31km (19 miles) from Pereira
Arriving in Filandia feels like you are being let in on a secret. While the town of Salento is firmly on the backpacker trail, Filandia doesn’t like to flaunt its charms. From the town’s picture perfect central plaza, a tidy mosaic of colorful streets lined with humble low-slung colonial homes trail off into valleys where horses, cows, and sheep graze at century-old fincas and dairy farms. The Templo La Inmaculada Concepción, built in 1905, and the oldest house in town, Droguería Bristol (Carrera 6 no. 4–07), are the town’s only real landmarks. Just outside Filandia, a large, rather bizarre, totally anachronistic mirador provides superb panoramic views of the mountains of Parque Nacional Natural Los Nevados and the Cauca River valley. The joy of Filandia resides in a couple of hours meandering its picturesque streets, sitting in a bar, bakery, or cafe, and perhaps sharing a table with a cowboy, a suited politician, and maybe a gaggle of neatly turned out schoolchildren.
Founded in 1876, Filandia’s nonchalant air belies its turbulent history. The department of Quindío was at the epicenter of the brutal period known as La Violencia (1948–58), a civil war between Conservative and Liberal parties. Political leaders and right-wing paramilitaries encouraged Conservative-supporting peasants to appropriate the lands of Liberal-supporting peasants, which provoked a bloody civil war that resulted in the murder of more than 200,000 Colombians.
Before the violence of the 1940s, denizens of Filandia and Salento would paint their homes in red or blue to show their party affiliation. This all changed during La Violencia, when peasants would routinely storm rural towns, armed with machetes, to butcher members of the opposing political party; homes and businesses were swiftly repainted in a fanciful rainbow of colors so as not to betray the homeowner’s political leanings.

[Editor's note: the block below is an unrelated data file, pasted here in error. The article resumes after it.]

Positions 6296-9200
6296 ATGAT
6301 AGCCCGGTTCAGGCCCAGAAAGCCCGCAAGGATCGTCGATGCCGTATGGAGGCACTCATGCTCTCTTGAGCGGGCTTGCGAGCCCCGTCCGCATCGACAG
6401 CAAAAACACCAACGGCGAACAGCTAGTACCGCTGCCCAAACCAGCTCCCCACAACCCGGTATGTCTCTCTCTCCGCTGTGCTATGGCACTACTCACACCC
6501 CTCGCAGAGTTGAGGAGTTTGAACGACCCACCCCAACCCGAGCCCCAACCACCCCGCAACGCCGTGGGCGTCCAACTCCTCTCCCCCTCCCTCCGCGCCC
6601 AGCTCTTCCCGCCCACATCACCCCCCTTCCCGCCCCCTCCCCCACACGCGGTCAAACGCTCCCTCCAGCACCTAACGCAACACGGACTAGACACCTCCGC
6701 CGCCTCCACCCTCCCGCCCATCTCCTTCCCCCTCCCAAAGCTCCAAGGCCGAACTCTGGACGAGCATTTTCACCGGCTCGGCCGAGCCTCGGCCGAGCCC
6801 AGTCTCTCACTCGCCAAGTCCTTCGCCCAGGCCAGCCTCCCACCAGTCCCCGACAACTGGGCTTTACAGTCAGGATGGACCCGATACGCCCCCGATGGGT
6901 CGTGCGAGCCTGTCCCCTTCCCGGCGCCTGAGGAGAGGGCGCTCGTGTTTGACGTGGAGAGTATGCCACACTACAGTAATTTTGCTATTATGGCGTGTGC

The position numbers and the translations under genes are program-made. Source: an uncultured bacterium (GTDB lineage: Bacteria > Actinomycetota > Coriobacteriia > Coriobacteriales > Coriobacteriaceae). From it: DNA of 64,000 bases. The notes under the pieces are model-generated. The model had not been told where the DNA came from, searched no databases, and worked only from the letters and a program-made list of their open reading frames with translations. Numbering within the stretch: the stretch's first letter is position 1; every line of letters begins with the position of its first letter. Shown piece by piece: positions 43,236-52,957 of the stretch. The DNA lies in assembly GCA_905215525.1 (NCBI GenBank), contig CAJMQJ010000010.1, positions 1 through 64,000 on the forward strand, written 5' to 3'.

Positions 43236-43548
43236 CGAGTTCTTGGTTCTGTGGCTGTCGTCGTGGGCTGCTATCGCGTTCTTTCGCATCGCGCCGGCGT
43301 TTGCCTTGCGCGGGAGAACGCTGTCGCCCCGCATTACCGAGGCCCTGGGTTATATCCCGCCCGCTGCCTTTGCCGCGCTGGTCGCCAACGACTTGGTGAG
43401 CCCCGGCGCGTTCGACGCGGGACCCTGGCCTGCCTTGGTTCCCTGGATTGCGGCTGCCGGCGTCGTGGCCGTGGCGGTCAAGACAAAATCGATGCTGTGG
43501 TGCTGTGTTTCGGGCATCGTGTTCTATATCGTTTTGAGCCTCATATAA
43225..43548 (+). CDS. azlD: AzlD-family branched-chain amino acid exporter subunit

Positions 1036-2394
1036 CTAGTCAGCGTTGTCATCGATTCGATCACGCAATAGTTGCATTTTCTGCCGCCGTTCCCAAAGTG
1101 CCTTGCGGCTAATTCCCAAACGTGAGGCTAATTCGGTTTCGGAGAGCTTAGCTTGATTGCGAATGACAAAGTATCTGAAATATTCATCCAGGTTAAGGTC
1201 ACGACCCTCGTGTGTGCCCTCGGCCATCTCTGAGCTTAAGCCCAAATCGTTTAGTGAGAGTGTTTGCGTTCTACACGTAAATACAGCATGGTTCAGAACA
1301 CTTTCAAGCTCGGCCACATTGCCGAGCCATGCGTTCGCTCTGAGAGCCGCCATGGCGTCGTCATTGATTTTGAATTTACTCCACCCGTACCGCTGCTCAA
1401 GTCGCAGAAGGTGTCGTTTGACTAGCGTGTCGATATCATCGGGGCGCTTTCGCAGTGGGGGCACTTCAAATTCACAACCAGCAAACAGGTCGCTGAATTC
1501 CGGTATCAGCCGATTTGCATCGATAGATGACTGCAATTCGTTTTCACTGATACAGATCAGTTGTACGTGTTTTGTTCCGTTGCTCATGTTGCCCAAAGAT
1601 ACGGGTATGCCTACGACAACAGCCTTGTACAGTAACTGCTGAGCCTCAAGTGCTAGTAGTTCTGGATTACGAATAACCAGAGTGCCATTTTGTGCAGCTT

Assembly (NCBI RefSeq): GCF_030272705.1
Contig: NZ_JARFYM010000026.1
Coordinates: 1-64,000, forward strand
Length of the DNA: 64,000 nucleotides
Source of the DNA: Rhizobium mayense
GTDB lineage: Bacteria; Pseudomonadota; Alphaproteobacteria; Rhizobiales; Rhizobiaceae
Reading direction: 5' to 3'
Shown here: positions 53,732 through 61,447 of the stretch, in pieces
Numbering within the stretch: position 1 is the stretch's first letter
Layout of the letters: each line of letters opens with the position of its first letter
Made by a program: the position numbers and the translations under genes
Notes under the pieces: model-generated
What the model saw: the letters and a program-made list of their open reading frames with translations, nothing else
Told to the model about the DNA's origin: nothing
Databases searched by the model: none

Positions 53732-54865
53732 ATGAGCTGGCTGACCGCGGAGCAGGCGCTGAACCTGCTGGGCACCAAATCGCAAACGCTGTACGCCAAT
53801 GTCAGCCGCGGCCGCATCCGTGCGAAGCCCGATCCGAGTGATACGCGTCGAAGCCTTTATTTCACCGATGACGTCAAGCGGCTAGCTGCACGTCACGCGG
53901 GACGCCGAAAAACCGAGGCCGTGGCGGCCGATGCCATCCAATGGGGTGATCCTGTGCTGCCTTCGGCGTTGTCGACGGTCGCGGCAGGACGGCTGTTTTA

In a culturally egregious (and quite ludicrous) act, a staggering 122 pieces of gold, discovered in a tomb close to Filandia, were gifted to the Spanish Queen in 1893 by then Colombian president Carlos Holguín; it currently forms part of the collection at the Museum of America in Madrid. Colombia’s attempts to have the treasure repatriated on the grounds that it comprises cultural and archaeological heritage have, so far, proved futile.
If you are in town for lunch, Helena Adentro (Carrera 7a no. 8–01; tel. 320/665-9612; main courses from COP$17,000; Sun–Thurs noon–10pm, Fri and Sat noon–1am) serves solid Colombian classic dishes (with a fair few twists) in an eclectic and charming setting with lots of bamboo, flowers, fairy lights, and curious artifacts.
Unless you are coming from Armenia, outside of taking a taxi (COP$15,000–COP$20,000 from Salento), Filandia is not the easiest place to get to. There are frequent buses from Armenia (around 40 min.). You can catch a bus from Salento to Armenia and ask the driver to let you out at the main road intersection, where you wait for a bus to Filandia; they run approximately every 30 minutes.